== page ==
D-Day hero, from Shavertown, remembers storming Utah Beach in Normandy
Source: Aimee Dilger | Times LeaderEugene Couto, of Shavertown, talks about D-Day
SHAVERTOWN — On the U.S. Department of Defense website, Army Gen. Curtis M. Scaparrotti said it all about the 73rd anniversary of the D-Day invasion.
“There are moments in a nation’s history when its future course is decided by a chosen few who walked bravely into the valley of the shadow of death,” Scaparrotti said during a wreath-laying ceremony in France on Monday. “In such moments, young men and women pledge their lives so that their nation can live.”
Scaparrotti was talking about men and women like Eugene Couto, 94, of Shavertown, who was part of the D-Day invasion at Utah Beach in Normandy, France, during World War II.
Couto was attached to the U.S. Army’s 116th Gun Battalion of the 1st Division.
On June 6, 1944, during World War II, Couto was with the Allied forces that stormed the beaches of Normandy, France, on D-Day as they began the liberation of German-occupied Western Europe.
Couto not only was part of the D-Day invasion at Utah Beach, he participated in five battles — including the Battle of the Bulge — that culminated in the surrender of Germany.
Couto’s daughter, Cheryl Baranosky, said her father always recalls that historic day when the anniversary of D-Day comes around.
“Every year we talk about D-Day,” she said. “We talk about all of those young boys, afraid and determined to come home. I know a couple of my father’s buddies were killed on that beach.”
Couto was one soldier who did return home. He married the late Mary Thomas Couto, of Nanticoke, and they had two children — Paul Couto and Cheryl. They also have two grandchildren.
Couto said he wanted to be sure people remembered D-Day and the sacrifices made that day. He said most of the soldiers who were involved are now in their 90s.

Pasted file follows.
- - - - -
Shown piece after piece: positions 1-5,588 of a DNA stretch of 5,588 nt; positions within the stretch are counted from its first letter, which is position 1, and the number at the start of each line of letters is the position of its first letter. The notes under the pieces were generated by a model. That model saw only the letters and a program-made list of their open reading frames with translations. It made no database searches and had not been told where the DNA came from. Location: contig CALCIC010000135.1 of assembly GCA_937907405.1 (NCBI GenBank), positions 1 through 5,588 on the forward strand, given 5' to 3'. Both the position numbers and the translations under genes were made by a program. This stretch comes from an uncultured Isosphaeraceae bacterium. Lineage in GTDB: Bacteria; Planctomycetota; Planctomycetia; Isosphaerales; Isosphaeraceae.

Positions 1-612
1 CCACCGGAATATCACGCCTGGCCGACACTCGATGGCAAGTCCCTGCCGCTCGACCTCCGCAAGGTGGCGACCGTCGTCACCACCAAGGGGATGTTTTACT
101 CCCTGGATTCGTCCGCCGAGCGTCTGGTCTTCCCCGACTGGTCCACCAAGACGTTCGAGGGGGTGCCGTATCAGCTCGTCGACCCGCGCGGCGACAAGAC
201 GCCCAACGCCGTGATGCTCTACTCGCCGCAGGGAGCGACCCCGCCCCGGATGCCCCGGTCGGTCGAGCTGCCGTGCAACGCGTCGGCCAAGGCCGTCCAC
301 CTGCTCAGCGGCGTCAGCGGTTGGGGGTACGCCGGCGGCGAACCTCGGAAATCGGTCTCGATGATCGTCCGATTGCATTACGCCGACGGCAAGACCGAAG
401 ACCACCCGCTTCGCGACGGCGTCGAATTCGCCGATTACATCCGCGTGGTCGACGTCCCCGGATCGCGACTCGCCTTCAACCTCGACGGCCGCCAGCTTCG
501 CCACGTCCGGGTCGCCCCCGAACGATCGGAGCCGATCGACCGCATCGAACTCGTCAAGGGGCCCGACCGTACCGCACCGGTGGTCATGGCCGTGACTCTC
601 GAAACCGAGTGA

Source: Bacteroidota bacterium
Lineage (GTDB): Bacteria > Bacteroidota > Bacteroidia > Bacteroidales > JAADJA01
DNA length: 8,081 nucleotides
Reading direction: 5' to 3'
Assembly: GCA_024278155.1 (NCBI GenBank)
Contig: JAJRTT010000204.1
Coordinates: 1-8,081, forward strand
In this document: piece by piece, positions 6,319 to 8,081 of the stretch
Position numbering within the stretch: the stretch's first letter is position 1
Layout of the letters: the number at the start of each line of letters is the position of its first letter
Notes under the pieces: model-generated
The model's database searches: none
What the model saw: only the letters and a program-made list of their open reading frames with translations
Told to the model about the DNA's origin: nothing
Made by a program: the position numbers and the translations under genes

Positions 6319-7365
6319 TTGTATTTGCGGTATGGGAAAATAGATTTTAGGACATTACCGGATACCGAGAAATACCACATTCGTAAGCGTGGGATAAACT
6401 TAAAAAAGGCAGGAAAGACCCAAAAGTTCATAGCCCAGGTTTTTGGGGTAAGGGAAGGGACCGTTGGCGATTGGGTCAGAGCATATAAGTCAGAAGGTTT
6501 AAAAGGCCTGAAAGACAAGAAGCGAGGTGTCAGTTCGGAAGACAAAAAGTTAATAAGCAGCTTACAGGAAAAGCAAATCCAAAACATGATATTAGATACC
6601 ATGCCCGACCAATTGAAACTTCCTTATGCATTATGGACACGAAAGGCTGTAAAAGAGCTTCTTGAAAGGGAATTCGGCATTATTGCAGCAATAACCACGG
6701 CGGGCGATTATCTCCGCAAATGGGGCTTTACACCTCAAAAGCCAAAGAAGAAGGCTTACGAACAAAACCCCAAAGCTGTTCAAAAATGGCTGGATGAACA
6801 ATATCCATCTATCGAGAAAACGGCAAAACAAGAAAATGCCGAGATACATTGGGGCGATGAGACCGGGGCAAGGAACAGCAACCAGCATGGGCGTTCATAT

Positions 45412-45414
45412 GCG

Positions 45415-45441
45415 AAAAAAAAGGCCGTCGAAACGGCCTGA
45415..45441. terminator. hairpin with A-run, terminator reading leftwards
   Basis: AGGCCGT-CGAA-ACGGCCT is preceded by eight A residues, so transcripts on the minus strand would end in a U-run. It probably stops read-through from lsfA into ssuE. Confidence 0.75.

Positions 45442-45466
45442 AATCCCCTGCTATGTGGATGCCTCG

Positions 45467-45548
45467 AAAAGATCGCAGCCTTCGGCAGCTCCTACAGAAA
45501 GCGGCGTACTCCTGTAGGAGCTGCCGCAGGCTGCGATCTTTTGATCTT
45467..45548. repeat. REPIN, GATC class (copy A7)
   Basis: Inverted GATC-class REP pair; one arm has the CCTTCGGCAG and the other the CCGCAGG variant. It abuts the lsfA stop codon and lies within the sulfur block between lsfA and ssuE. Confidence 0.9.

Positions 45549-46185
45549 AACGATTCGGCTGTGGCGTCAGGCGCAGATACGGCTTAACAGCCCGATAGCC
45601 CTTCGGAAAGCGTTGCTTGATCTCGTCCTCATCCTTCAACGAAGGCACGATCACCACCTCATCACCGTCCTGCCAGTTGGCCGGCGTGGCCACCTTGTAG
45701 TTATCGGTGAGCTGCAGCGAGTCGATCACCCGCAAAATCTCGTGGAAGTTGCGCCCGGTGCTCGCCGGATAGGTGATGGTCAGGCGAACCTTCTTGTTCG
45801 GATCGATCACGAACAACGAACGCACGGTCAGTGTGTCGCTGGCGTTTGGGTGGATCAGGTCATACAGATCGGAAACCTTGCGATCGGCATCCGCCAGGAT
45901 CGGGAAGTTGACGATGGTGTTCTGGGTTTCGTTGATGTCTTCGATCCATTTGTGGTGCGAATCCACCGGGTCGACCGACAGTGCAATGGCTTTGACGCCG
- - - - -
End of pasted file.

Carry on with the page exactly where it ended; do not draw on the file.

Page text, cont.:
“Not many of us are around anymore,” he said.
Couto remembers very clearly going from a big ship to a landing boat to head for the beach.
“All we wanted to do was to get off the boat,” he said. “We waited for the gate to open so we could run onto the beach.”
Couto heard American planes flying overhead as he ran onto the beach and toward a big wall to avoid taking fire.
“They were firing at us,” he said. “You just had to keep running.”
Couto was barely 21 years old on D-Day — as were most of the soldiers in the battle.
“We were all young fellas in our early 20s,” Couto said. “This was our first battle experience. We were all green, and we tried to do the best we could.”
Couto said he was part of the subsequent push to Germany. He endured horrific conditions throughout the Battle of the Bulge, which lasted from Dec. 16, 1944, to Jan. 25, 1945.
“We went all the way to Germany — I think five battles all told — from that beach to Germany,” Couto said. “It took about nine months.”
Through it all, Couto said he and his fellow soldiers couldn’t wait to return home.
“We were all draftees,” he said. “Our objective was to get it over with and go home.”
Since he returned from war, Couto said he has never picked up a weapon. His daughter said it took him a long time to even want to talk about his wartime experience.
Couto was humble when a reporter thanked him for his service and called him a true American hero.
“Let me tell you something,” Couto said. “All of us who were there are heroes. You see things in war that you don’t ever want to see again.”
Reach Bill O’Boyle at 570-991-6118 or on Twitter @TLBillOBoyle.
On June 6, 1944, more than 160,000 Allied troops landed along a 50-mile stretch of heavily fortified French coastline to fight Nazi Germany on the beaches of Normandy, France.
Gen. Dwight D. Eisenhower called the operation a crusade in which, “we will accept nothing less than full victory.”
More than 5,000 ships and 13,000 aircraft supported the D-Day invasion, and by day’s end, the Allies gained a foot-hold in Continental Europe.
The cost in lives on D-Day was high. More than 9,000 Allied soldiers were killed or wounded, but their sacrifice allowed more than 100,000 soldiers to begin the slow, hard slog across Europe to defeat Hitler’s crack troops.